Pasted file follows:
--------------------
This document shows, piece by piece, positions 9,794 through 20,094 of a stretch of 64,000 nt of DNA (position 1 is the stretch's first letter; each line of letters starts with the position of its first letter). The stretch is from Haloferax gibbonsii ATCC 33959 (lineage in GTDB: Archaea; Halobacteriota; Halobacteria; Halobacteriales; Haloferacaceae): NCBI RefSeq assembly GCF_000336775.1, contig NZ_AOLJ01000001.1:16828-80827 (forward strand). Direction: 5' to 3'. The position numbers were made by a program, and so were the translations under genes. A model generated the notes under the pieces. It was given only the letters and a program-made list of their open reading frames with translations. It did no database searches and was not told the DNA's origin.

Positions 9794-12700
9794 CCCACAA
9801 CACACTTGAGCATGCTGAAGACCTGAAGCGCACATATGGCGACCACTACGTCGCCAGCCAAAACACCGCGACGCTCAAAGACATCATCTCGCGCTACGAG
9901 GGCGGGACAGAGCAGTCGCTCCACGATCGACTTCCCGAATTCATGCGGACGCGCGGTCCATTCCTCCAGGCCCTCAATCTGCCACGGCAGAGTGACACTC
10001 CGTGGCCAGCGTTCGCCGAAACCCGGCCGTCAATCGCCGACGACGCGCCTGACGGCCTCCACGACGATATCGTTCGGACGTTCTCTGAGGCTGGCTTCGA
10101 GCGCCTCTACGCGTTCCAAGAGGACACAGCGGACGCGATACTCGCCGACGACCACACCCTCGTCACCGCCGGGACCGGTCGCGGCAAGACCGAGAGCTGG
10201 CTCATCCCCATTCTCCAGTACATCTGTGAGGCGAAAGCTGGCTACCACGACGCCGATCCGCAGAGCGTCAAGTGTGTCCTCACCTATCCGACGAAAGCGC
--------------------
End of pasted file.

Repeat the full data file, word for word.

This document shows, piece by piece, positions 9,794 through 20,094 of a stretch of 64,000 nt of DNA (position 1 is the stretch's first letter; each line of letters starts with the position of its first letter). The stretch is from Haloferax gibbonsii ATCC 33959 (lineage in GTDB: Archaea; Halobacteriota; Halobacteria; Halobacteriales; Haloferacaceae): NCBI RefSeq assembly GCF_000336775.1, contig NZ_AOLJ01000001.1:16828-80827 (forward strand). Direction: 5' to 3'. The position numbers were made by a program, and so were the translations under genes. A model generated the notes under the pieces. It was given only the letters and a program-made list of their open reading frames with translations. It did no database searches and was not told the DNA's origin.

Positions 9794-12700
9794 CCCACAA
9801 CACACTTGAGCATGCTGAAGACCTGAAGCGCACATATGGCGACCACTACGTCGCCAGCCAAAACACCGCGACGCTCAAAGACATCATCTCGCGCTACGAG
9901 GGCGGGACAGAGCAGTCGCTCCACGATCGACTTCCCGAATTCATGCGGACGCGCGGTCCATTCCTCCAGGCCCTCAATCTGCCACGGCAGAGTGACACTC
10001 CGTGGCCAGCGTTCGCCGAAACCCGGCCGTCAATCGCCGACGACGCGCCTGACGGCCTCCACGACGATATCGTTCGGACGTTCTCTGAGGCTGGCTTCGA
10101 GCGCCTCTACGCGTTCCAAGAGGACACAGCGGACGCGATACTCGCCGACGACCACACCCTCGTCACCGCCGGGACCGGTCGCGGCAAGACCGAGAGCTGG
10201 CTCATCCCCATTCTCCAGTACATCTGTGAGGCGAAAGCTGGCTACCACGACGCCGATCCGCAGAGCGTCAAGTGTGTCCTCACCTATCCGACGAAAGCGC